Can God Use Donald Trump?

September 27, 2016

Given the political rise of a thrice-married casino mogul with a history of misogyny and racism, many conservative Christians have abandoned the "character matters" mantra. Some of these Christians supporting Donald Trump even started floating a new idea: God can use imperfect people like Trump. That is a political claim, but also a deeply religious one. 

"I believe God is using him," author-turned-presidential-candidate-turned-Trump-surrogate Ben Carson claimed.

"God has harnessed imperfect people to fulfill His perfect will," GOP megadonor Foster Friess wrote. "Saul of Tarsus spent most of his life killing people whose beliefs he rejected but then became the Number One Salesman for the loving things Jesus wanted to see happen in our fallen world."

“We serve a mighty God who uses imperfect people to achieve his perfect will," religious-political activist Ralph Reed argued.

"And as we look at who is to be the next president of the United States, many people are looking at qualities," Franklin Graham said at a Trump event. "And I’d like to take just a moment to look at the Bible. Some of the individuals are our patriarchs: Abraham - great man of faith. But he lied. Moses led his people out of bondage, but he disobeyed God. David committed adultery and then he committed murder. The Apostles turned their back on the Lord Jesus Christ in his greatest hour of need, they turned their backs and they ran. Peter denied him three times. All of this to say, there is none of us is perfect."

"I don’t think God sits things out," former Congresswoman and presidential hopeful Michele Bachmann insisted. "He’s a sovereign God. Donald Trump became our nominee. ... I also see that at the end of the day God raised up, I believe, Donald Trump who was going to be the nominee in this election."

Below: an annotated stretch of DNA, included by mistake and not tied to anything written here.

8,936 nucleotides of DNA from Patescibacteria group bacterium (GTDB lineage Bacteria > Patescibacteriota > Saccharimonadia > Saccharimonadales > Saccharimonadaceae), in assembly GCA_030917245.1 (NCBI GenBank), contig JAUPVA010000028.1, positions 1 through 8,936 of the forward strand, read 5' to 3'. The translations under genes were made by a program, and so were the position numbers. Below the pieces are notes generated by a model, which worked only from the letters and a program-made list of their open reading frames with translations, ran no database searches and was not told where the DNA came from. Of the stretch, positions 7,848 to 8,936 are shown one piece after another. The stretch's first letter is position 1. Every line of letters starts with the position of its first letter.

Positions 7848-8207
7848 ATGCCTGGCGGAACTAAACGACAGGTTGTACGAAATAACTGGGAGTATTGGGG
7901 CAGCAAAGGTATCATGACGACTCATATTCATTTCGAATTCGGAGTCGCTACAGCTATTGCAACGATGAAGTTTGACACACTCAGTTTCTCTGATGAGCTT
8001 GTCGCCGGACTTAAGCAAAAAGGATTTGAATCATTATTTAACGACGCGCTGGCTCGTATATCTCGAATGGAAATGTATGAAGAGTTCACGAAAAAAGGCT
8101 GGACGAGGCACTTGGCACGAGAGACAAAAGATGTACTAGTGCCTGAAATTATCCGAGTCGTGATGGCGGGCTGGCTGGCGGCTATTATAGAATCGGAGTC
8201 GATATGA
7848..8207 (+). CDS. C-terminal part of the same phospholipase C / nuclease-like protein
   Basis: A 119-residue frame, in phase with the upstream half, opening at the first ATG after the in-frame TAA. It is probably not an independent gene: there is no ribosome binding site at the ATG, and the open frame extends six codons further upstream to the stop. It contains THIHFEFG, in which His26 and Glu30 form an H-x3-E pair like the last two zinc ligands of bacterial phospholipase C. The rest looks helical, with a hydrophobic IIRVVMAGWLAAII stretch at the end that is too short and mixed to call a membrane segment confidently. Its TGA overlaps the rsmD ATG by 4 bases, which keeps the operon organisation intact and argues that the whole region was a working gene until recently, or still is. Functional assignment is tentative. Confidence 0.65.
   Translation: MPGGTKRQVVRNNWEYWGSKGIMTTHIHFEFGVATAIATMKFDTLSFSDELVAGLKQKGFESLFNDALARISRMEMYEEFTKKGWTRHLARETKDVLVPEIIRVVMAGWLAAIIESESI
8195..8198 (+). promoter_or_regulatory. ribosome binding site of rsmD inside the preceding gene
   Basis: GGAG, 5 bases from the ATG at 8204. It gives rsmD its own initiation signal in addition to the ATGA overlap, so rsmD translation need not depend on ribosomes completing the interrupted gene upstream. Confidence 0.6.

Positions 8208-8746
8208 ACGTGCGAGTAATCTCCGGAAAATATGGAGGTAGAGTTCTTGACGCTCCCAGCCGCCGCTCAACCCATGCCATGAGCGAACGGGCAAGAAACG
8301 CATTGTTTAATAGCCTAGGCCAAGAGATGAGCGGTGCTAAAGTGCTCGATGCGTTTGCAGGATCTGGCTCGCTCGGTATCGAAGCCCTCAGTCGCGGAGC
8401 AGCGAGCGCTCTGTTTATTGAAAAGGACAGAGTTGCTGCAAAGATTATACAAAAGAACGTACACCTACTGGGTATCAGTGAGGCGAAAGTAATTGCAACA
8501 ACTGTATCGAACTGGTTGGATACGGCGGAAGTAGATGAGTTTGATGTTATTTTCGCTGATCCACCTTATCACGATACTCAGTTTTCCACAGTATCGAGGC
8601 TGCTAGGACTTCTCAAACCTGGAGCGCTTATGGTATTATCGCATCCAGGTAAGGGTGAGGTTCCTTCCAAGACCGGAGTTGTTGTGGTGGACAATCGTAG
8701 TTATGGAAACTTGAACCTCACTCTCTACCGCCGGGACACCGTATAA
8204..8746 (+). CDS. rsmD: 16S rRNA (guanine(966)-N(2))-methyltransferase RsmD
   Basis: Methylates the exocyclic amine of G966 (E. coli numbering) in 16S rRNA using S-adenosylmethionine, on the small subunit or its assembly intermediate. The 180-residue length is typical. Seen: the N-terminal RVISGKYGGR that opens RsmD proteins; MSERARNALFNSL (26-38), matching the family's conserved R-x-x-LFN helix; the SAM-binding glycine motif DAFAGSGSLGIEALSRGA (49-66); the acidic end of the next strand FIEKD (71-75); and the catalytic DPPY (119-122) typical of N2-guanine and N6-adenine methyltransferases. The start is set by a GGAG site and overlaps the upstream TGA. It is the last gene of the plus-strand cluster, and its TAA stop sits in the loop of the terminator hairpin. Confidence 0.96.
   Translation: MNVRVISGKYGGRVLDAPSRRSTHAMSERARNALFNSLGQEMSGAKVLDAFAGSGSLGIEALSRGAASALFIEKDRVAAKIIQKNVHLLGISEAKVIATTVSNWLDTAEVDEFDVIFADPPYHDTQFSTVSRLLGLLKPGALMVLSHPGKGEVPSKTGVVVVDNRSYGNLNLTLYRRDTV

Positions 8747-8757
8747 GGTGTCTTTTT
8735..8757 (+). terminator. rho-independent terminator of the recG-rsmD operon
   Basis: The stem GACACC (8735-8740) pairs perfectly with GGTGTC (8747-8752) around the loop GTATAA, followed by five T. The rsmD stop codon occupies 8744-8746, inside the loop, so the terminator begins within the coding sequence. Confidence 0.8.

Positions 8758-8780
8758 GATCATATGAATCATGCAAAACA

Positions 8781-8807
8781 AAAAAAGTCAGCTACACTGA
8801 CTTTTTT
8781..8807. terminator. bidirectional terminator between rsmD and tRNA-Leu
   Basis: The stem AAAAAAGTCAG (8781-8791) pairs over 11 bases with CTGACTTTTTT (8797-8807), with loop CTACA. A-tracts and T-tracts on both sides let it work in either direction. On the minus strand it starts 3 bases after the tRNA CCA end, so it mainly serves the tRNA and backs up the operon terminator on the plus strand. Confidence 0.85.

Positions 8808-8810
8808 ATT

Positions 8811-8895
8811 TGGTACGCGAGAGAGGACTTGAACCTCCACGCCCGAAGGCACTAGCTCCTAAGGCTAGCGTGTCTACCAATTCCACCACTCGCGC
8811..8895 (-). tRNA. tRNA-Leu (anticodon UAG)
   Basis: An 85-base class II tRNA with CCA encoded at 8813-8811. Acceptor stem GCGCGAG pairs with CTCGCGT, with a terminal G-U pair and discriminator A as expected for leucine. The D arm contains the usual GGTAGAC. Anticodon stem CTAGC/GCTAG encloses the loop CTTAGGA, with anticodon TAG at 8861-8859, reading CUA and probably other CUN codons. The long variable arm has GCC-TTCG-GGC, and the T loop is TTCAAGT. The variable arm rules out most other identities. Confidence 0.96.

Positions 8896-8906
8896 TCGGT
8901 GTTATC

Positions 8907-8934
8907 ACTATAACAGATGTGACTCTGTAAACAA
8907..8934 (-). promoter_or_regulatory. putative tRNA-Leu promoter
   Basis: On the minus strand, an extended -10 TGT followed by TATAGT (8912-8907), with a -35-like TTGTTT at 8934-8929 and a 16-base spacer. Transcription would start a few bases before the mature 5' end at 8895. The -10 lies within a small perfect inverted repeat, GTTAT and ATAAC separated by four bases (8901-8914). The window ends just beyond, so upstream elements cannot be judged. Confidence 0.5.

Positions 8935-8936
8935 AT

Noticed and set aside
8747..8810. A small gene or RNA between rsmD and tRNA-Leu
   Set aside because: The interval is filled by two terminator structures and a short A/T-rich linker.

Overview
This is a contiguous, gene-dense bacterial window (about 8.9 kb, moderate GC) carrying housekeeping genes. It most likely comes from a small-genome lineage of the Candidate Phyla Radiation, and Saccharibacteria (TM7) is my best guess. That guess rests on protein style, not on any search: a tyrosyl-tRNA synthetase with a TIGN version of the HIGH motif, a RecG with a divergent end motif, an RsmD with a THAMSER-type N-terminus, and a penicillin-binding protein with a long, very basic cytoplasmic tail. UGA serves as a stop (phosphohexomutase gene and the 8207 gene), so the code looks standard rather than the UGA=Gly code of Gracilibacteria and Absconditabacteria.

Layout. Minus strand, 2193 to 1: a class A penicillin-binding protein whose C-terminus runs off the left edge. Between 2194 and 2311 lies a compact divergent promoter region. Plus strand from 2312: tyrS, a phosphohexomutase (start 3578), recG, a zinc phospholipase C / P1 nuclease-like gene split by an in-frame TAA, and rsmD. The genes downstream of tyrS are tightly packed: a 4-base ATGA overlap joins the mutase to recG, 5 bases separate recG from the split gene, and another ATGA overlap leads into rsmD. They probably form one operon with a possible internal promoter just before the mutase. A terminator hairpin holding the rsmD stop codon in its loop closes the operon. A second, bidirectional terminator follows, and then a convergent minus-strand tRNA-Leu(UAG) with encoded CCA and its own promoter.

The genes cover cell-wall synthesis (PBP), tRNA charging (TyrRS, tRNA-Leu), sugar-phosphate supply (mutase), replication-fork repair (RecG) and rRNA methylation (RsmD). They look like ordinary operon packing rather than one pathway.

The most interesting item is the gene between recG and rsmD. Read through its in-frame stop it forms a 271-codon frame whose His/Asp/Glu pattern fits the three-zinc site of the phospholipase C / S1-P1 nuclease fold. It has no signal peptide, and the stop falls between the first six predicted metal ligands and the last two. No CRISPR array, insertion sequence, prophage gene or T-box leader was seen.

Like many political statements, each of those are half true. God does use imperfect people, even transforming adulterers and murders into holy leaders. But Carson, Friess, Reed, Graham, Bachmann, and many others making similar claims all make a key theological error. Just because God can use an adulterer, liar, racist, and cheater like Donald Trump, that doesn't mean we should endorse Trump for president. There are several logical flaws in jumping from God uses imperfect people to adding that we should vote for Trump.

1. God can use an imperfect person with horrible character like Donald Trump, but that doesn't mean God actually will. What if Trump hardens his heart and refuses to yield to love and mercy? What if God decides to let us suffer the consequences of our own actions and merely watches as we pick Trump? While it remains theologically correct that God could potentially use Trump for good, there's no assurance God will and therefore we shouldn't sacrifice our principles to support Trump.

2. God can use an imperfect and corrupt person, but that means God could just as easily use Hillary Clinton. What if God decides to use an imperfect person to make America a better nation, but chooses Clinton as that leader? What if God decides to raise up as our imperfect leader the candidate who actually goes to church and knows the Bible? While it remains theologically correct that God could use any imperfect person, it doesn't logically allow us to therefore anoint one imperfect candidate over another.

3. God can use imperfect people and place them in power, but that doesn't mean God will raise someone up for good. What if God decided to raise up Trump as the nominee to punish the Republican Party for coddling racists and not caring about the poor? What if God decides to give us President Trump as punishment just like God sent godless Assyrian and Babylonian leaders to punish ancient Israel? While it remains theologically correct that God could raise up Trump for divine purposes, that doesn't mean Trump is good and that we should then align our witness with Trump's character.

To make the argument we should back Trump (or Clinton) because God used imperfect leaders in the Bible is to make a partisan decision first and then look for proof-texts in the scriptures. That's allowing partisan politics to guide how we read the Bible instead of letting the Bible guide how we think about politics. The danger of crafting theology to justify partisan voting decisions is our political allegiances may blind us to key biblical insights. As I note in my new book on faith and politics in 2016 (Vote Your Conscience), we too often allow partisanship to trump principles.

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